Six Foot Eight Dodger nemesis J.R. Richard stood in the Dodgers way of history
The 2015 Dodgers hit a home run in fourteen consecutive games but were unable to tie the 1977 team with home runs in fifteen consecutive games. The 1977 NL Champions boasted four players with at least thirty home runs. When the Dodgers did that in 1977, it was the first time in history that had been accomplished.
But it wasn’t easy. Going into the final game on October 2nd, 1977, the Dodgers were hosting the Houston Astros, and on the mound was the nastiest pitcher in baseball at the time, J.R. Richard. Steve Garvey had his 33 home runs. Reggie Smith had blasted 32. Ron Cey had topped out at 30. Dusty Baker was still one short, and for Dusty to join the triplets, and make them a quartet he would need to do something he’d never done. Hit a home run off of J.R. Richard. Heck, he could barely get a hit off of J.R. much less a home run.
The last time the LAD faced J.R. he had beaten them 2- 1 by pitching 10 innings, striking out 12. Things didn’t look much different this time. Headed into the bottom of the sixth inning, Houston was leading 2 – 0, and J.R. had already punched out nine Dodgers. Maybe J.R. lost his focus but in the bottom of the sixth, the Dodgers would hit three home runs. Thirty-nine-year-old Manny Mota would lead off with a pinch-hit home run. It would be the last home run that Manny Mota would ever hit. Two outs later Dusty Baker was up, still searching for his 30th home run. On a 1 – 2 count Dusty would a launch a J.R. fastball into the pavilion giving him 30 home runs on the year and the LAD the first team in history with four players with thirty home runs. Even stranger, Glenn Burke would hit the final home run of the inning. Glenn Burke only hit two home runs in his entire career.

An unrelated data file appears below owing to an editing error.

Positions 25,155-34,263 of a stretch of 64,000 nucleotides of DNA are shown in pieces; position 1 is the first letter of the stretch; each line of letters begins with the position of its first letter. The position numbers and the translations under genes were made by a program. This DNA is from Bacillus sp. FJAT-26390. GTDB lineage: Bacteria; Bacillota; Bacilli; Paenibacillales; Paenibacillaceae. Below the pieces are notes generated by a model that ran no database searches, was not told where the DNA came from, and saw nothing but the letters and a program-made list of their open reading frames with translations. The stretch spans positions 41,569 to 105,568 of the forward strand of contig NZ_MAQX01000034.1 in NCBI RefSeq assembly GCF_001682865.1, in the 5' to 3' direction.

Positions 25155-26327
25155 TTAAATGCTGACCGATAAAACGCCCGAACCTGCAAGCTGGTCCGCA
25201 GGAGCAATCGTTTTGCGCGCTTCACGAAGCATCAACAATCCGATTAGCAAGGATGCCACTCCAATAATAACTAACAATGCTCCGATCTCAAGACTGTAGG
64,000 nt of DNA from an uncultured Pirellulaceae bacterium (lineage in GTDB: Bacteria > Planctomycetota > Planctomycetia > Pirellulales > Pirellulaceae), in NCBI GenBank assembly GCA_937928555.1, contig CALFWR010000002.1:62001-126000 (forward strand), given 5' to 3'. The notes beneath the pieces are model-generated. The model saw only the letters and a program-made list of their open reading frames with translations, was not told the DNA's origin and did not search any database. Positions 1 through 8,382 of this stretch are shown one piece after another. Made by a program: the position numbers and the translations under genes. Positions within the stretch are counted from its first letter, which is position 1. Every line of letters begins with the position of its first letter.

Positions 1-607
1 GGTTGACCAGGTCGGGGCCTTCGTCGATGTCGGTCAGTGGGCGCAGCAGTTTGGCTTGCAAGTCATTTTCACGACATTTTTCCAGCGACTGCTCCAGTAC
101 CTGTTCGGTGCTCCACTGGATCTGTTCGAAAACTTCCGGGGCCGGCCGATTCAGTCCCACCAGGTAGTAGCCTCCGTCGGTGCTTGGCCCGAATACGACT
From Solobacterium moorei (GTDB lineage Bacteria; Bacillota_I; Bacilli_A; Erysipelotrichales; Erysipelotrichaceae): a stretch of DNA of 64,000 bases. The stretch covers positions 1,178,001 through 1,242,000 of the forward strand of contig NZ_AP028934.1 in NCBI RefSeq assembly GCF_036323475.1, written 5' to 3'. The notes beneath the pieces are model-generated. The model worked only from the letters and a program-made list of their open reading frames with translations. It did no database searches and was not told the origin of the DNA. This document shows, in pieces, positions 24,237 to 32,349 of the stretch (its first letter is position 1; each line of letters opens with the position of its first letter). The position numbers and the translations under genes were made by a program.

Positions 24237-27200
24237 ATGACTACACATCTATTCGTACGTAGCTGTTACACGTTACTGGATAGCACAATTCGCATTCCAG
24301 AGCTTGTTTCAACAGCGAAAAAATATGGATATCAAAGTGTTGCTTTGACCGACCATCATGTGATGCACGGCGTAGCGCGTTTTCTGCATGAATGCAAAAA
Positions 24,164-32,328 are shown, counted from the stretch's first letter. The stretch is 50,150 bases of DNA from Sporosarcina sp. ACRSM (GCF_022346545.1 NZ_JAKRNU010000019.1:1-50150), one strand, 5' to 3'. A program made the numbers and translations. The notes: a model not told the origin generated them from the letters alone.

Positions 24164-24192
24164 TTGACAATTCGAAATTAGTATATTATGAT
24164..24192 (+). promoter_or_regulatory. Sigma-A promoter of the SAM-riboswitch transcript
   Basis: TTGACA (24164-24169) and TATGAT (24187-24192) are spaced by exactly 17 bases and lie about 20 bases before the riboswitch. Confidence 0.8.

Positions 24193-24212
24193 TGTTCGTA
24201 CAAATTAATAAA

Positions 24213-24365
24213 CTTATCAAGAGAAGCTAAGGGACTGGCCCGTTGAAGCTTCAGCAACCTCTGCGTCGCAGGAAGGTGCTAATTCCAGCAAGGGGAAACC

Little note Glenn Burke, in 2011 he was nominated for entry into the Baseball Reliquary, not so much for anything he did on the baseball field but for being a pioneer in another area altogether.
Glenn Burke (1952‒1995)—A stylish, speedy outfielder whose career was undermined by raging homophobia, Glenn Burke spent parts of four seasons patrolling the pasture for the Dodgers and A’s in the late 1970s. Remembered as MLB’s first openly gay player, Burke had the great misfortune to debut under the aegis of Tommy Lasorda, no friend to gay men, and was treated as a pariah by many of his teammates. He is widely-cited as the originator of the “high five” hand slap, a form of salutation and congratulations that quickly spread throughout the world. He died from AIDS-related illness at the absurdly young age of 42.
The Dodgers would go on to lose the game 6 – 3, J.R. would pitch a complete game victory, his only blemish those three solo home runs in the sixth inning. This game didn’t matter, the Dodgers had clinched the NL Western division long before.
Dusty Baker would end his career with a .157 batting average against J.R. Richard in 70 at bats.
If you don’t know anything about J.R. Richard I suggest giving this a read. He had quite a life, reaching the heights of the baseball world, being felled by a stroke near his prime, becoming homeless, and once again finding recognition.
He had the greatest stuff I have ever seen and it still gives
me goosebumps to think of what he might have become”
Joe Morgan, Hall of Famer